In the world of Google Ads, two popular bidding strategies are “Maximize Conversions” and “Target CPA.” These strategies have evolved over time and are known for their effectiveness. Historically, tCPA (Target Cost Per Acquisition) has been the go-to strategy. Though ROAS campaigns (Return on Ad Spend) are more complex to calculate, they nevertheless offer great potential.

ROAS Campaigns

This article assumes a basic understanding of Google Ads bidding strategies. Terms used will include “Maximize Conversions,” “Target tCPA,” “Maximize Conversion Value,” and “Target ROAS” campaigns. Let’s dive into the essence of ROAS campaigns and how to get the most out of them.

What are ROAS Campaigns and How Do They Work?

Rather than focusing on achieving a conversion at a specific cost per acquisition ROAS campaigns, also known as “Maximize Conversion Value” campaigns, aim to maximize the revenue from conversions. Google does this by considering the value you’ve assigned to each conversion, either dynamically or statically.

Dynamic Values
Dynamic values are commonly used in e-commerce. With a technical integration, you can send the price of each product to Google Ads, allowing Google to bid based on the actual value of the products. Platforms like Shopify simplify the process by automatically providing these values without additional integration.

Static Values
Static values are simpler to implement. These values are set manually by the account manager based on their knowledge of the most profitable products or anything the media buyer considers. This method gives you more control over the strategy. You can decide the values yourself rather than relying on Google to determine them based on actual prices, not profit or custom values.

In both methods, the goal is to provide more data points for Google to optimize the campaign effectively. This approach is particularly powerful for businesses with multiple conversion points. For example as e-commerce sites with numerous products or lead generation funnels with various events.

Hereafter, we will be using the static values method, which gives more control over our data. Now we will learn how we can attribute scores to every conversion.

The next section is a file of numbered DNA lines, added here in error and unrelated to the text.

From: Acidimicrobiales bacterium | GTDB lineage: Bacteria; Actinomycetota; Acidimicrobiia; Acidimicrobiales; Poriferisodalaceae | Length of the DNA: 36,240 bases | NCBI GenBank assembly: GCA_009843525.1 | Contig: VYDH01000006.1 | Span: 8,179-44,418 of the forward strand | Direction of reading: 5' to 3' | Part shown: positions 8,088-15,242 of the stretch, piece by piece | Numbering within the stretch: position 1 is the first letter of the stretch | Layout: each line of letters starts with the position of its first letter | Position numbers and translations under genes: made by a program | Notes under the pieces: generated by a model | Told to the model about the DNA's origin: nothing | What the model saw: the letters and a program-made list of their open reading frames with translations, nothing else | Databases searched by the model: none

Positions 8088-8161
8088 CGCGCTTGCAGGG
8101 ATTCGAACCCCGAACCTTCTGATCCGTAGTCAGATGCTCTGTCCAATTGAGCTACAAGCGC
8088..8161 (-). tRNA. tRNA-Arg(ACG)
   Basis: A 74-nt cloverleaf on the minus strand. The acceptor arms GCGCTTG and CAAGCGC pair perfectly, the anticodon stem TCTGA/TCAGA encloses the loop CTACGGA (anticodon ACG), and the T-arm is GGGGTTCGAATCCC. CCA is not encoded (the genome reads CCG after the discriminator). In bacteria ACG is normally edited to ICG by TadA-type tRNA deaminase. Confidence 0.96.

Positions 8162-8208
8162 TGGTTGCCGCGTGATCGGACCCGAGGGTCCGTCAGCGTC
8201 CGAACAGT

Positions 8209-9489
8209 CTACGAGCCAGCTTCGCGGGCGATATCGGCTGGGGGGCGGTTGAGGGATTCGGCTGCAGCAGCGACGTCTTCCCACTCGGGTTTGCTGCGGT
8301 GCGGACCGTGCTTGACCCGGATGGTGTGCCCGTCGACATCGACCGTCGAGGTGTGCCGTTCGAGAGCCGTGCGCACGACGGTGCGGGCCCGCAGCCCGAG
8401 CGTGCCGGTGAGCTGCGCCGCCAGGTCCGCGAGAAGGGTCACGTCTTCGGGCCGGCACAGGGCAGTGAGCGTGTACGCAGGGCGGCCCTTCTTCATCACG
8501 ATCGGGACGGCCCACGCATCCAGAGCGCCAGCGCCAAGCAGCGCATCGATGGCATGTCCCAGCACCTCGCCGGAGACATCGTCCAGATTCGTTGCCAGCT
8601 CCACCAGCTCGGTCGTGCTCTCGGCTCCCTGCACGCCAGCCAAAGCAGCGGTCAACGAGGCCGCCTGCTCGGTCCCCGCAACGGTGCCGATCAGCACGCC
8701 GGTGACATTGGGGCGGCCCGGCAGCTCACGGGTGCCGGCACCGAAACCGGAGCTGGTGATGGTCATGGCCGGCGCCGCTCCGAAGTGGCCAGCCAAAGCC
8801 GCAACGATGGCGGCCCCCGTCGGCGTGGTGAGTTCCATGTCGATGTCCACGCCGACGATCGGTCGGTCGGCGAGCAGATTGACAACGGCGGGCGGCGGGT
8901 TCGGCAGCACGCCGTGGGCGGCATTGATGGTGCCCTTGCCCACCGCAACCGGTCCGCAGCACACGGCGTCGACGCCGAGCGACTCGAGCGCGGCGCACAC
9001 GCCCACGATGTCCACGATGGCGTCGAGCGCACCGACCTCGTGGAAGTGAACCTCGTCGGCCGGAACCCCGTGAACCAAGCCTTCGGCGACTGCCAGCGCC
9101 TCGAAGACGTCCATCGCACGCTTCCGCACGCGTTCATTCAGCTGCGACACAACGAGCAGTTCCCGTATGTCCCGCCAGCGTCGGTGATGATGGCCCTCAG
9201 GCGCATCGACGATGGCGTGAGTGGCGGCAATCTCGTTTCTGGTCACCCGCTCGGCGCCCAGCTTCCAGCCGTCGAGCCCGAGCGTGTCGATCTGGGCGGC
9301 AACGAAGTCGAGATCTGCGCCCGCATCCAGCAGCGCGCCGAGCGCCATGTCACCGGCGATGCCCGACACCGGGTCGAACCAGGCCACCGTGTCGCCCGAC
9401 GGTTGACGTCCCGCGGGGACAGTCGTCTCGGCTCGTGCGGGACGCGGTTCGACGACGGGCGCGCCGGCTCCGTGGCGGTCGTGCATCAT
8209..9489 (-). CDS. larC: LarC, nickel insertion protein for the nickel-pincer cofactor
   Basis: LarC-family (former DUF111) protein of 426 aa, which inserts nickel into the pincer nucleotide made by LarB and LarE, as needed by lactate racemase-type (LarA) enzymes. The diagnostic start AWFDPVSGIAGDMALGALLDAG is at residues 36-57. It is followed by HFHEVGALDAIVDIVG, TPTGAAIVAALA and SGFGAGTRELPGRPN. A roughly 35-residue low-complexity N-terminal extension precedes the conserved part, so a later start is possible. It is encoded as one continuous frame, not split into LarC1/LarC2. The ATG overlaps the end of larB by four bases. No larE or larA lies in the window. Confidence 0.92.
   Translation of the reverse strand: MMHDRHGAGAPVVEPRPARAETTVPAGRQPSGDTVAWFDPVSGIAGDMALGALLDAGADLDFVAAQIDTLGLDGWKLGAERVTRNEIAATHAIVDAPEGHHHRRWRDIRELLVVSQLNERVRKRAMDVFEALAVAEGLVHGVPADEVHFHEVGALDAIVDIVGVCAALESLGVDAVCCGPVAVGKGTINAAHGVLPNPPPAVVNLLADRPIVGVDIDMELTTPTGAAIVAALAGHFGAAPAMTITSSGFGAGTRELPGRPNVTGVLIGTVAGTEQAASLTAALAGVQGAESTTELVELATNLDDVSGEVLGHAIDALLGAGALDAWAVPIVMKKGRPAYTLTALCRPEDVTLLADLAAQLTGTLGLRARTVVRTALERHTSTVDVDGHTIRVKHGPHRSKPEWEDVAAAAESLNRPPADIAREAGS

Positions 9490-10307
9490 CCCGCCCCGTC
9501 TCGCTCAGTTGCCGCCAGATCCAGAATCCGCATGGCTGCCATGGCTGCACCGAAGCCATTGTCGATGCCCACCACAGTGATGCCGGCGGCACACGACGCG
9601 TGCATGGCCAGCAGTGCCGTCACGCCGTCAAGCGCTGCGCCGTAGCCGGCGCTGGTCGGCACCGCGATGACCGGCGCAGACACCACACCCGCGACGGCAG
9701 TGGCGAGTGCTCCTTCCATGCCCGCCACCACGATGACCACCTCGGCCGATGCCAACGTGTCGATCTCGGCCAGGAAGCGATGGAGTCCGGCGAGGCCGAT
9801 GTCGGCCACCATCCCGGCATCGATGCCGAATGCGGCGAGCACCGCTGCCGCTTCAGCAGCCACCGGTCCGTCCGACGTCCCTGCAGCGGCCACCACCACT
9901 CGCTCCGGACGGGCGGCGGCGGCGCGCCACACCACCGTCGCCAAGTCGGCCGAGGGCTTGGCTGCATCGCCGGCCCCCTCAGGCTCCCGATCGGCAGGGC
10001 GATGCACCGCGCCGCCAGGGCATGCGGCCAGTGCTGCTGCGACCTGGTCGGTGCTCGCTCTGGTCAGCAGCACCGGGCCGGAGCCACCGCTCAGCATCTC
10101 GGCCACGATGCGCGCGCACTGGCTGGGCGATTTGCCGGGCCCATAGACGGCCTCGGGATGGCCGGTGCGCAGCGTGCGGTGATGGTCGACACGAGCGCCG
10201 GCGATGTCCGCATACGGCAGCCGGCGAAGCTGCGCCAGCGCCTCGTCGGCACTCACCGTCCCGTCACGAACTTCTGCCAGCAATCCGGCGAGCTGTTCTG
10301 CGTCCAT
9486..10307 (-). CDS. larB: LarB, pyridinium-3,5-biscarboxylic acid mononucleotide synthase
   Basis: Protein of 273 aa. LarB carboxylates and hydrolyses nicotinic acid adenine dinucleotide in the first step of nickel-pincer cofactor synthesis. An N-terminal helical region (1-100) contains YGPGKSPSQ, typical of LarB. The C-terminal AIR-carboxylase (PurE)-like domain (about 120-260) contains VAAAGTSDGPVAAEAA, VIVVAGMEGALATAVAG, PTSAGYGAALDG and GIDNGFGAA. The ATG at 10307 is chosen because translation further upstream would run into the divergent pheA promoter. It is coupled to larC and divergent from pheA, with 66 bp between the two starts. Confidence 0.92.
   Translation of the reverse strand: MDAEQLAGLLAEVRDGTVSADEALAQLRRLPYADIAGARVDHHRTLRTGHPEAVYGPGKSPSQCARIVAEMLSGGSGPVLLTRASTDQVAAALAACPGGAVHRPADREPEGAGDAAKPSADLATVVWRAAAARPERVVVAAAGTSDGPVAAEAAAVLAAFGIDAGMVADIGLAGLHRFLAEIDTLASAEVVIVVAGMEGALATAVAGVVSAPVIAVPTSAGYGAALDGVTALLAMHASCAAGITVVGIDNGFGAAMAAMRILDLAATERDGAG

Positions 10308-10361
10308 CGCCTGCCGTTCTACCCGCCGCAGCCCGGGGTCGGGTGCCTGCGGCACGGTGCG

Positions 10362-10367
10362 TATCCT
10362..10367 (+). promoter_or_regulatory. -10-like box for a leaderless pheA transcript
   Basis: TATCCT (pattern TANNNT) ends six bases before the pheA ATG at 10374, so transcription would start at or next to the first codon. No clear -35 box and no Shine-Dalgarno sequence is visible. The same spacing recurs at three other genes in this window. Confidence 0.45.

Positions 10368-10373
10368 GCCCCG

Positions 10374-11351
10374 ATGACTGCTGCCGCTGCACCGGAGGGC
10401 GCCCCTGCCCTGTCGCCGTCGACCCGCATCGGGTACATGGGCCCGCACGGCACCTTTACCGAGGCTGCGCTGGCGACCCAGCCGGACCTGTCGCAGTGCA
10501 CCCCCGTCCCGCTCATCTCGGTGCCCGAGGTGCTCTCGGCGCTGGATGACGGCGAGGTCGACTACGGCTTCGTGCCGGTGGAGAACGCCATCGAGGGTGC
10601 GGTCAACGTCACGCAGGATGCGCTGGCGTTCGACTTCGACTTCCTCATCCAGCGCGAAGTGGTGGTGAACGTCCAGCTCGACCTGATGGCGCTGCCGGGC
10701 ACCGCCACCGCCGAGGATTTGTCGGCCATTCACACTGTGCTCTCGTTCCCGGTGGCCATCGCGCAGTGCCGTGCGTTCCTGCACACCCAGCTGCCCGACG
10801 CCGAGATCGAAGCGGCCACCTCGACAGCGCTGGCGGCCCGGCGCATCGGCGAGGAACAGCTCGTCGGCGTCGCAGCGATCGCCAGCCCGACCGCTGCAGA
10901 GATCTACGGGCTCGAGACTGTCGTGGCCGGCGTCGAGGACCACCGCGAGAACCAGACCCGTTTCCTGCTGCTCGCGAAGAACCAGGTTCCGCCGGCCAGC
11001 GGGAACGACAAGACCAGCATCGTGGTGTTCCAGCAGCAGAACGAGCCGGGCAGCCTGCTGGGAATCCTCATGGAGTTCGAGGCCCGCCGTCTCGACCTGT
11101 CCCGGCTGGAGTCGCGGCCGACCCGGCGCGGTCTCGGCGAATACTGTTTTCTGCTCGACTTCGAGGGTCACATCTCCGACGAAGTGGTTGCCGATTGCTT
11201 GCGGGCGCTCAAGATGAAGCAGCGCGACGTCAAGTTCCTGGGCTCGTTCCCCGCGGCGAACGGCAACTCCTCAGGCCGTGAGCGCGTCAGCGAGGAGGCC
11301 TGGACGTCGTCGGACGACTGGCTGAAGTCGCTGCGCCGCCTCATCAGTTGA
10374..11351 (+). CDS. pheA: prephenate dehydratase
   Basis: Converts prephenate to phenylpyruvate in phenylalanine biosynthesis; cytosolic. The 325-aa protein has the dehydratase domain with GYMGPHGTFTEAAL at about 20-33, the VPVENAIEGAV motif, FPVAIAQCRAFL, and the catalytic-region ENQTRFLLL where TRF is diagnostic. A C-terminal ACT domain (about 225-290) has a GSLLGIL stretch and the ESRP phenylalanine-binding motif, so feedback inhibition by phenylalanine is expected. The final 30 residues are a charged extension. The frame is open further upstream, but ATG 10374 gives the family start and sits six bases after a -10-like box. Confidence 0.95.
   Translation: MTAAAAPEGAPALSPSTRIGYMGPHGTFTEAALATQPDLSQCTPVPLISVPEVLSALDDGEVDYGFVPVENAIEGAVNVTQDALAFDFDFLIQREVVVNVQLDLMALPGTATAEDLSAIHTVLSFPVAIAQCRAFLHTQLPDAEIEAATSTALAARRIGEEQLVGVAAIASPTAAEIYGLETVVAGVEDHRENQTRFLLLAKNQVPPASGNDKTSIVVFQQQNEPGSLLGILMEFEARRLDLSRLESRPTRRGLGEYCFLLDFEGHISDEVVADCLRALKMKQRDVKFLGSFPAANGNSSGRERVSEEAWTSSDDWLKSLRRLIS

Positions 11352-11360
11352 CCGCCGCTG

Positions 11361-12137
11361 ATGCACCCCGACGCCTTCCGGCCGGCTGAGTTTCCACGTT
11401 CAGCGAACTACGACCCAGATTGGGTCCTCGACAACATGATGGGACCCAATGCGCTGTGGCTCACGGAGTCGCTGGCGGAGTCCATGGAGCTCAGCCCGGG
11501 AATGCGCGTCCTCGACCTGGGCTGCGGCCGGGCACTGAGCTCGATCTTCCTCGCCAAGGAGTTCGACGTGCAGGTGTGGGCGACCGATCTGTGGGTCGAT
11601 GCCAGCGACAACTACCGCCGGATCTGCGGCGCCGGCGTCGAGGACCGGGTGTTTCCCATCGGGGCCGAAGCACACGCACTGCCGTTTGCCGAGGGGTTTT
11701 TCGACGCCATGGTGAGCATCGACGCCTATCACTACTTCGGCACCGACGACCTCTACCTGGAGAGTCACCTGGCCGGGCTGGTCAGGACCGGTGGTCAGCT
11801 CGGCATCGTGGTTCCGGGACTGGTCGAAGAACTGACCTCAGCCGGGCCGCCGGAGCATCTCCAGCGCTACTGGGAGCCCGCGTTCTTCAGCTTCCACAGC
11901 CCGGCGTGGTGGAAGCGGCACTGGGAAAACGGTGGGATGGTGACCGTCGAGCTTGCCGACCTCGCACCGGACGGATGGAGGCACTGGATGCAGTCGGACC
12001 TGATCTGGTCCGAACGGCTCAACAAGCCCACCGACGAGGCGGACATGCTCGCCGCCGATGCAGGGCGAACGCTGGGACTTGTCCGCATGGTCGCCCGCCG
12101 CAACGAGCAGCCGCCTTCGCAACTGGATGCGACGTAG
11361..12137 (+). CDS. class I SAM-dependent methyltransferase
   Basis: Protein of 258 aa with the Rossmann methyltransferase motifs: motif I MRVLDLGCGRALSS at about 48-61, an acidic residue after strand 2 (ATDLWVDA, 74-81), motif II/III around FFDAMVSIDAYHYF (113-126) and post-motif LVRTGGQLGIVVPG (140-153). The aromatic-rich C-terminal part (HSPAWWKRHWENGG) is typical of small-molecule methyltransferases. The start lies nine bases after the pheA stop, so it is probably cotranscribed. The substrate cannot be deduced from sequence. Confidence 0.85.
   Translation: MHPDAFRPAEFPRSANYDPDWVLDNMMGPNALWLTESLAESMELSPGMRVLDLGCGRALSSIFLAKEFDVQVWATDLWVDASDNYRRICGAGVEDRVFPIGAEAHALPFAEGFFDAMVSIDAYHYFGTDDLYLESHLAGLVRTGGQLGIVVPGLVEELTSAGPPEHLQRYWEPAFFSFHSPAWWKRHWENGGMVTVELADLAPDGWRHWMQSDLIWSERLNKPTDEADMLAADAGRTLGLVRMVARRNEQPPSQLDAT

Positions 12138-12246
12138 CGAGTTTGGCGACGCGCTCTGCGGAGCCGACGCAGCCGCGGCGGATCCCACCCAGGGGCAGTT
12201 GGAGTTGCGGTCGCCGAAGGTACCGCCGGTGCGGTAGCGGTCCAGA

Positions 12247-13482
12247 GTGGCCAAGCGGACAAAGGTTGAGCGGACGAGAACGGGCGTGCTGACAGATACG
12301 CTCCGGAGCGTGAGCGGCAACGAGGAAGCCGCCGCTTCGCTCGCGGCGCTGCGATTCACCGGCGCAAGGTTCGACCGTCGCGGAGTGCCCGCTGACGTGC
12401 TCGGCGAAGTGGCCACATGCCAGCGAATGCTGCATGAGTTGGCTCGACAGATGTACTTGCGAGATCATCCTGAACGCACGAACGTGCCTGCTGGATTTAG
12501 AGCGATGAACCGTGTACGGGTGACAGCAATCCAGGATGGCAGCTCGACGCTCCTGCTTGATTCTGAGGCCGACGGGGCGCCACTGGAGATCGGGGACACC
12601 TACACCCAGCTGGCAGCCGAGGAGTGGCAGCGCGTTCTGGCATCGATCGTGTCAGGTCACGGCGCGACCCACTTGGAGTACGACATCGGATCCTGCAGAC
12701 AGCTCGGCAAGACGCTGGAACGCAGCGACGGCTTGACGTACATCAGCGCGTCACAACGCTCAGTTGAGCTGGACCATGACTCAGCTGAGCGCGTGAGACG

Lead Scoring: the Key to Mastering ROAS Campaigns

According to Enrique del Valle, “lead scoring consists of giving a different value to each type of conversion that does not have to be economic, we could call it points (score).”

Setting Values with Lead Scoring

Here’s a simple way to assign values based on conversion rates between the different events throughout the funnel:

  1. Identify key events in your funnel (e.g., view product, add to cart, purchase). In our case, our data will be the following:

120 viewed pages     –     14 started payment forms       –      6 purchases

2. Calculate the conversion rates for each event from the first viewed page event.
3. Assign an initial value to the first event. (i.e. 10)
4. Use a formula to calculate the values for subsequent events:

X (next metric’s value) = (initial metric*initial metric’s value) / next metric

Don’t panic. Here’s how the formula looks with the information we have:

Started Payment Form Value = (120*10)/14 = 85.07

This means if we put a viewed page with a value of 10, there have been 120 viewed pages, and out of these, 14 started payment forms have taken place, the value of the started payment form will be around 85. It’s the same process with the actual purchases:

Purchase Value: (120*10)/6 = 200

The value of the purchase here will be 200.

These values will help kick-start your ROAS campaign by providing Google with clear indicators of the importance of each conversion type.

Optimizing ROAS Campaigns: Balancing Values and Targets

It might be tempting to assign high values to all conversions to maximize ROAS. It’s crucial, however, to maintain a balanced relationship between the values and your target ROAS. 

Example Campaign Analysis

Consider two campaigns with the same total spend and conversions, but different conversion values:

RelationCampaignTotal SpendTotal Conv.Conv. 1Value 1Conv. 2Value 2Conv. ValueROASConv.1 CPA
0.62Campaign 1145,00 €1007852285663,901,45 €
0.63Campaign 2145,00 €1007812221913549,341,45 €

The point of this table is to demonstrate that if the relation between the values (in other words, the distance between them) remains the same, the obtained ROAS (in Google’s eyes) in the minor values will be less, and the cost per conversion (CPA) remains the same as well. 

What does this mean? The lower values you set, the lower the target ROAS is expected, and the easier it is for Google Ads to achieve.

Key Takeaways from ROAS Campaigns in Google Ads

    At adnovation, we promote subscription-based products across many countries in the EMEA region and more. Our experience with lifetime user value and user acquisition campaign with challenging CPA goals has led us to several conclusions about maximize conversion value campaigns:

    1. Strict CPA Goals are not ROAS campaign’s best friends: The algorithm for these campaigns involves more variables, making it less precise than tCPA campaigns. This takes to the next takeaway.
    2. If you are scaling accounts, have a go: tCPA campaigns and ROAS campaigns don’t bid for the same auctions, so if you have a stable group of tCPA campaigns, launching a ROAS campaign alongside them will for sure help you scale maintaining your ROI.
    3. Lead Scoring Strategy is Worth the Try: Lead scoring is complex but worthwhile. Here at adnovation we always have some of them running live for the sake of learning how they work. It requires more data points and patience but can be effective for high CPA goals where there’s more room for adjustment.